Le Havre is well produced, and has enough heft as to feel reasonably priced even at $60. My cost per play has already dropped to $4, and I expect that it will reach $2 per play over the coming year, making the game a good value in my book. I would strongly recommend to anyone considering purchase of the game that they pickup ten small containers for the goods as well; being able to simply place out the containers and not have to worry about keeping the goods neatly sorted can save as much as a half hour in play time. Adding everything up, I would strongly recommend Le Havre, even to those who aren’t fans of Agricola or Caylus – it is well worth seeking out the opportunity to play. – – – – – – Joe Huber


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Winter 2009 GA Report Articles


Reviewed by Jeff Feuer DOMINION (Rio Grande Games, 2-4 players, ages 8 and up, 30 minutes; $44.95) Dominion is a card game by Donald X. Vacarrino. This is his first released game after designing several games for home use with his friends. After prodding by gamer friends (and many years of playtesting), he finally agreed to release it to the public and got Rio Grande ...
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Reviewed by Herb Levy HERO: IMMORTAL KING (Asmodee Editions LLC, 1-2 players, ages 9 and up, 30 minutes; $22.99 each) Once upon a time, the dungeon crawl was king of fantasy game playing. Exploring the depths of dungeons brought gamers face to face with monsters, necromancers and all sorts of nefarious creatures ready to stand between them and their quest for gold and glory. Tapping ...
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Reviewed by Herb Levy HOLLYWOOD DOMINO (Hasbro Games/Parker Brothers, 2-8 players, ages 12 and up, about an hour; $32.99) Some games are classics whose popularity lasts for generations, sometimes even hundreds of years. Such a game is dominoes and, in maintaining its popularity, dominoes has undergone many variations through the years. The latest domino variation to hit the gaming tables comes under the Hasbro Games/Parker ...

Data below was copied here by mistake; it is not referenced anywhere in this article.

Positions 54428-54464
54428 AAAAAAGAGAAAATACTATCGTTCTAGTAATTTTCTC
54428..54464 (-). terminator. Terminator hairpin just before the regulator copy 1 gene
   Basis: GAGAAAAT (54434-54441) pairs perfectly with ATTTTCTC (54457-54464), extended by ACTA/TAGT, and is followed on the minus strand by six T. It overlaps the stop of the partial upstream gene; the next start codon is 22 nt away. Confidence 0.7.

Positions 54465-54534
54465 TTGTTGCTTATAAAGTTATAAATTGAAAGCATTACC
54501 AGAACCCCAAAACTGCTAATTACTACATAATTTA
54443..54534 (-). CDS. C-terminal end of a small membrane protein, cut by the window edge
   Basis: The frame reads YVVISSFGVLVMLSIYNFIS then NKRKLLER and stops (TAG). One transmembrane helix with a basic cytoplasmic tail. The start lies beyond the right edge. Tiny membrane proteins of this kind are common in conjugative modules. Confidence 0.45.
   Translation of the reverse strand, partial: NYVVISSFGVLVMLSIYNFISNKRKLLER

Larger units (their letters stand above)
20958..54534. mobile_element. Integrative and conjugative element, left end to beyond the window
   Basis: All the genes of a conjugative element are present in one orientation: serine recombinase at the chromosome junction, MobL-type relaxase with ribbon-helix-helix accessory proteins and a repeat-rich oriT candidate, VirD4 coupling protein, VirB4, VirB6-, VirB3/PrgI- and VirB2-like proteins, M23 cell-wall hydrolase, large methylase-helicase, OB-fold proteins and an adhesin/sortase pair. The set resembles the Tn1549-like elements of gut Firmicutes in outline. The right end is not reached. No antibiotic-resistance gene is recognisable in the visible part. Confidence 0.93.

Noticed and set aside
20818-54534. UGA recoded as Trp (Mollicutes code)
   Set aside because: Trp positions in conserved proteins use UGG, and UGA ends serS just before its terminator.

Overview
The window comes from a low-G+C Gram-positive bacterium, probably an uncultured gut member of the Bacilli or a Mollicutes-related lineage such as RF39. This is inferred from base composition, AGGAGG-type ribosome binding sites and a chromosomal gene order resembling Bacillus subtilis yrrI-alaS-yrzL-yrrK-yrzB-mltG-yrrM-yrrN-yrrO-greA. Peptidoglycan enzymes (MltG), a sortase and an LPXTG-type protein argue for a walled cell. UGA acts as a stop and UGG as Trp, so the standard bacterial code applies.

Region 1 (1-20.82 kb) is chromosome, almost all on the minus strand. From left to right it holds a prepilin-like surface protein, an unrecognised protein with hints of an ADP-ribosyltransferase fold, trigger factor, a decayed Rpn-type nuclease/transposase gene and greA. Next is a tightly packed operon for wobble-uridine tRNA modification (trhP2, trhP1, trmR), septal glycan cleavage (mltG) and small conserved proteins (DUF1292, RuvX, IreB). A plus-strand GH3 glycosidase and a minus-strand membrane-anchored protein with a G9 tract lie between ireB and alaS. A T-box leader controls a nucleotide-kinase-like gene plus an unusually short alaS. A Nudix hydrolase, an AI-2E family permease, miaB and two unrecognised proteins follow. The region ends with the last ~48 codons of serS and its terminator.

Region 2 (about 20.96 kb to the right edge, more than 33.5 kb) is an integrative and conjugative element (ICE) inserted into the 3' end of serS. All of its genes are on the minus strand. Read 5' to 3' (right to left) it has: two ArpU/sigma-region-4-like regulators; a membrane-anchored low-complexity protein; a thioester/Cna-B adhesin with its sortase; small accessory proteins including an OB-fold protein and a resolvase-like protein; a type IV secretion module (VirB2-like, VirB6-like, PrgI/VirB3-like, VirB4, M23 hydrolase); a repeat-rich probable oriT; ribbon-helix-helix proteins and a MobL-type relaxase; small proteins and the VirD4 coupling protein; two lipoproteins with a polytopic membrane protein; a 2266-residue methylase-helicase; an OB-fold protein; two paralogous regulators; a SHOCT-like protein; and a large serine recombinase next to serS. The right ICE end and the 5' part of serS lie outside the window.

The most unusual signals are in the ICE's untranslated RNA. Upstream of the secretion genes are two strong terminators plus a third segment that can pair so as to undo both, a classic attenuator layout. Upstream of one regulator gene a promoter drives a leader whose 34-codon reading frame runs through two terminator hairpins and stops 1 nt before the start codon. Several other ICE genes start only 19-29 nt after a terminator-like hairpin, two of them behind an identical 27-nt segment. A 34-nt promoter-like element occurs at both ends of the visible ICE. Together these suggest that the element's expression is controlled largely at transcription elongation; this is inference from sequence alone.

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Reviewed by Herb Levy ILIUM (Playroom Entertainment, 2-4 players, ages 8 to adult, 35 minutes; $40) Playroom Entertainment has begun to make a splash in the Euro games market in America. They have published Euro style card games for some time now but only relatively recently have they ventured to test the waters for a line of Euro style boardgames. Their first release was Portobello ...
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Reviewed by Pevans JET SET (Wattsalpoag Games, 2-6 players, ages 12 and up, 90-120 minutes; $30) Jet Set is the fourth game from Kris Gould and the Wattsalpoag team and I think it’s the best so far (though I’m still a big fan of Nomads of Arabia and its moving board). It comes in the chunky square box that has become a trademark of Wattsalpoag ...
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Reviewed by Joe Huber LE HAVRE (Lookout Games, 1-5 players, ages 12 and up, 100-200 minutes; $59.95) Having seen Agricola (featured in the Winter 2008 Gamers Alliance Report) rise to the top of the BoardGameGeek rankings soon after its English release, Uwe Rosenberg returns with another big, weighty board game with Le Havre. Le Havre isn’t shooting through the rankings quite so quickly – in ...
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Reviewed by Chris Kovac LEADER 1 (Ghenos Games/Rio Grande Games, 2-10 players, ages 14 and up; 60 minutes; $59.95) Leader 1 is a bicycle racing game by Alain Ollier and Christophe Leclercg simulating the stages of the Tour De France Bicycle races. This can be played with up to ten players using one bicycle per person but seems to work best with four when you ...
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Reviewed by Herb Levy STROZZI (Abacusspiele/Rio Grande Games, 3-6 players, ages 10 and up, 60 minutes; $34.95) Some games work so well that they set a higher standard. When it comes to auction games, Reiner Knizia takes second place to no one in his adept use of this game technique. Perhaps his greatest auction game is Medici (featured in the Fall 1998 GA REPORT) where ...
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Reviewed by Herb Levy SYLLA (Ystari Games/Rio Grande Games, 3-4 players, ages 12 and up, 60-90 minutes; $44.95) It is 70 BC and Sylla, the ruler of Rome, is about to abdicate. Who is to fill the impending power vacuum? That's where YOU come in as players in Sylla take on the roles of leaders of various factions and endeavor to build a strong enough ...